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Data mesh: its not just about tech, its about ownership and communication

Data mesh: it's not just about tech, it's about ownership and communication

Part 2

In the first article in this series, we explored how the multi-category app Glovo began its Data Mesh journey, which ended by building its first data product. In this piece, we’ll examine the challenges it faced as it continued that journey, as more domains created data products and the complexity began to increase.


The first data product delivered was one for the customer behavior domain. To grow the Data Mesh strategy, the teams at the data space at Glovo needed to create more data products across all different domains. The challenge for them was how to scale from having one team that had developed a single data product to having multiple teams developing separate data products, while continuing to drive improvements.


The solution utilizes Amazon Managed Workflows for Apache Airflow (MWAA) to orchestrate workflows with minimum maintenance and setup overhead . Amazon EMR cluster was used for processing large datasets while AWS Glue was used for metadata management. Amazon S3 was used as the storage option for some output ports.


The adoption phase


Having only a few data products was relatively easy to handle. There were no dependencies between them and, therefore, minimal alignment needed and their progress was easy to track. But when more data products were developed, it became more complex to manage them.


To understand this challenge, it helps to consider how those data products would be delivered. For instance, while one domain team was building a new data product, it could  need to ingest data from data products being built by other teams. That meant domain teams needed detailed alignment on their roadmaps during the planning, development and delivery phases.


Within three months, there were four separate domain teams creating their own data products. 


Technical challenges 


Each team started to add logic to their data using different technologies (like PySpark or DBT), all of them running in AWS. At the time, the platform didn’t support some of these libraries, so the data teams needed to add abstraction layers to provide that support until the platform team was able to add the required capabilities. Until then, they couldn’t be used. 


Meanwhile, data engineering teams had to face some dependencies to start the development of new data products: they had to ask for permissions from the platform team and set up the whole environment. Elsewhere, these teams had their own approvals process which was again dependent on the platform engineers.


All these processes took a significant amount of time, becoming a bottleneck and increasing data products’ cycle time, which forced the teams to re-shape them to stabilize their data products’ delivery time. 


Operational challenges


Until the Data Mesh was fully established and operational, many of the teams needed to work with both the legacy data warehouse and in the development of data products at the same time.


So as the teams were moving towards establishing the Data Mesh, Thoughtworks worked closely with Glovo's data product managers, leveraging their operational and business knowledge through the data teams. In this context, the new data teams set their structures, ways of working, ceremonies and backlog, keeping at the same time their autonomy.


Given that data teams in the different clusters needed to scale fast, an enablement team was created — comprised of Thoughtworkers and Glovo team members. Its purpose was to support the new teams and ease the creation of data products.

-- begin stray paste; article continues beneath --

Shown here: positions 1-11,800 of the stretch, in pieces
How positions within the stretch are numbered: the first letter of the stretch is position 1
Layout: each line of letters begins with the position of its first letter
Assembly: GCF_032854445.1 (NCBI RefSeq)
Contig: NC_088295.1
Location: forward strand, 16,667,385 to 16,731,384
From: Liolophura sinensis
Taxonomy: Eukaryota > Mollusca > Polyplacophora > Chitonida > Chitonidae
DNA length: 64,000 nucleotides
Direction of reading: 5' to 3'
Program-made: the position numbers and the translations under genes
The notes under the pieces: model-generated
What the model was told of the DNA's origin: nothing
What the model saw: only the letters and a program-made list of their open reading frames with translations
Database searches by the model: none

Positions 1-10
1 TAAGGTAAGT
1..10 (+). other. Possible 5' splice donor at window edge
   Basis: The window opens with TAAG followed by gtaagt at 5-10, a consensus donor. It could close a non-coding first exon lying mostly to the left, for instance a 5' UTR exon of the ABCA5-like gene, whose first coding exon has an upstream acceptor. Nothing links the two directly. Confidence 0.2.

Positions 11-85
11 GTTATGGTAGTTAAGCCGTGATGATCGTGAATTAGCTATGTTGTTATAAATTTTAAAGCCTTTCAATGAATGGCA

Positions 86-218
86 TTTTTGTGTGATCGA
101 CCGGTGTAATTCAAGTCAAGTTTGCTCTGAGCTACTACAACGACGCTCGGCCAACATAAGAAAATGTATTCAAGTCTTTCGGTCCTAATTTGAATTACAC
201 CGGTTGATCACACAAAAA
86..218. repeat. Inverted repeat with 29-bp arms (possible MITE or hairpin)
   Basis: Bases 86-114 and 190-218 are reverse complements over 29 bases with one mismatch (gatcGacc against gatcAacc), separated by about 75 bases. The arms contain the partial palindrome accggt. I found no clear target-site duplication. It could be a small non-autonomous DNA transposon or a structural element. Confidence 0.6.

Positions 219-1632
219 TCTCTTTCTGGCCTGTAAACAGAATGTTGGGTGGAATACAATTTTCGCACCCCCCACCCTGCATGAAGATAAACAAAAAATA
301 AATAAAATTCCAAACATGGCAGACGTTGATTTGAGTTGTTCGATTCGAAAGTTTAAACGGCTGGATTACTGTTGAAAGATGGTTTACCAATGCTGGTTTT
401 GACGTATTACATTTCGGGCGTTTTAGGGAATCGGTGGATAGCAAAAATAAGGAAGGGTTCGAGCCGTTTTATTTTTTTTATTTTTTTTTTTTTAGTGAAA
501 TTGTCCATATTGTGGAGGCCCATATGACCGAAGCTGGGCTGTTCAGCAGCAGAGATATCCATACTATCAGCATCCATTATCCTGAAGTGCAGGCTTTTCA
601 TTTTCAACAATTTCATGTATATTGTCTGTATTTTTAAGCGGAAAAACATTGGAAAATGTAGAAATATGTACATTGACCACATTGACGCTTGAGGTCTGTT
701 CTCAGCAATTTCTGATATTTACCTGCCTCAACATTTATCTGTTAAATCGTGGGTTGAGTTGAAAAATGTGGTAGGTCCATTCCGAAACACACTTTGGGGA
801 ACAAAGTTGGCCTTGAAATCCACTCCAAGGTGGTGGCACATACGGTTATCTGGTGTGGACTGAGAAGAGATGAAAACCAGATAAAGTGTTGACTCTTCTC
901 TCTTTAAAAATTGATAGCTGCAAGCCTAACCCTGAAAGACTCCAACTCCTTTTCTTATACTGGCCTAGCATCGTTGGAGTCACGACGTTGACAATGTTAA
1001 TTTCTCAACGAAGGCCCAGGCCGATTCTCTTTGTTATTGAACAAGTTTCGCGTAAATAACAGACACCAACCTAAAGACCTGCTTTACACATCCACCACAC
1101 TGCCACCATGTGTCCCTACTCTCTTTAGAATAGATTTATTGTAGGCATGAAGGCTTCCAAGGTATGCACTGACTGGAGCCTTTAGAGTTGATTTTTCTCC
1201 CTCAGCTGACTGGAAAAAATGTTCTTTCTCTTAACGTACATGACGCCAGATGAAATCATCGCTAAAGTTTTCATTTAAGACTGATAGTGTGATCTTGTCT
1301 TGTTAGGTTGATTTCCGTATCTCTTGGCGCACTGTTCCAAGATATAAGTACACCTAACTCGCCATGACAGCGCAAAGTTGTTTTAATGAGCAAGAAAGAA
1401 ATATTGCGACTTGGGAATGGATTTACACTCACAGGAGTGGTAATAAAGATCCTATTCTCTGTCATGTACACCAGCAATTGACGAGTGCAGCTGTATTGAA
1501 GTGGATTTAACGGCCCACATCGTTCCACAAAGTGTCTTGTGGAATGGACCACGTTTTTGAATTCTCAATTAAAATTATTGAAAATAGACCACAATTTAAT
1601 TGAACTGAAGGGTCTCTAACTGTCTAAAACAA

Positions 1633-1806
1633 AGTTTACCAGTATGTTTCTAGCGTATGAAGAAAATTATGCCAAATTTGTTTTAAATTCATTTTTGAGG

How to enable others in a Data Mesh context 


While it’s relatively easy to say ‘let’s create an enablement team’, you might want to take a pause before leaping in. The word itself — enablement — can be a problem. To some, enablement might mean a team that jumps into a domain, solves any problems and then leaves. What we’re looking at is enablement as a mechanism that lets domain teams perform certain tasks, to empower that team to assess any problems and come up with their own solutions.


At Glovo, the enablement team proposed a four-phase journey methodology:


  • Assessment. The enablement team collaborates with the domain team to understand their skill levels and their roadmap

  • Enablement. The team works alongside other domain developers as part of an ongoing delivery engagement to enable them on the Data Mesh competencies

  • Empower. The team works alongside anchor/lead archetype developers to empower them to drive large-scale solutioning

  • Sustain. The team takes a hands-off approach and domain developers take lead on all aspects of BAU development with the objective being to create a self-sustaining, independent team


Depending on the case, we needed to be flexible enough to apply all those steps according to the team structure, people’s ways of working, etc. But always looking to maximize the outcomes of the teams. 


But Glovo is big, very big, and it’s impossible to think that a single team can enable, in a quick way, all the tech teams. That’s why Glovo chose to fully deprecate their legacy system, to reduce their platform teams’ span of focus and to reduce the complexity of their users. The strategy was to follow strangler patterns, first putting place the data products’ use cases, prioritizing on the basis of anticipated impact, and measuring the load shift between legacy and data mesh systems.


To accelerate the creation of new data products, the customer behavior data team, in conjunction with the data platform team, created a “data platform kit”. This is a set of tools, along with recommendations for using the tools in a consistent way, to help teams develop data products faster, by providing, for example, boilerplate structures to start coding. 


Further initiatives to help mitigate certain risks — such as lack of documentation, knowledge sharing — included the creation of a “data product playbook”. This outlined all the stages that a data product can go through. We also created a catalog to list all currently available data products in the production environment, with additional information that can be relevant for the company and the teams specifically.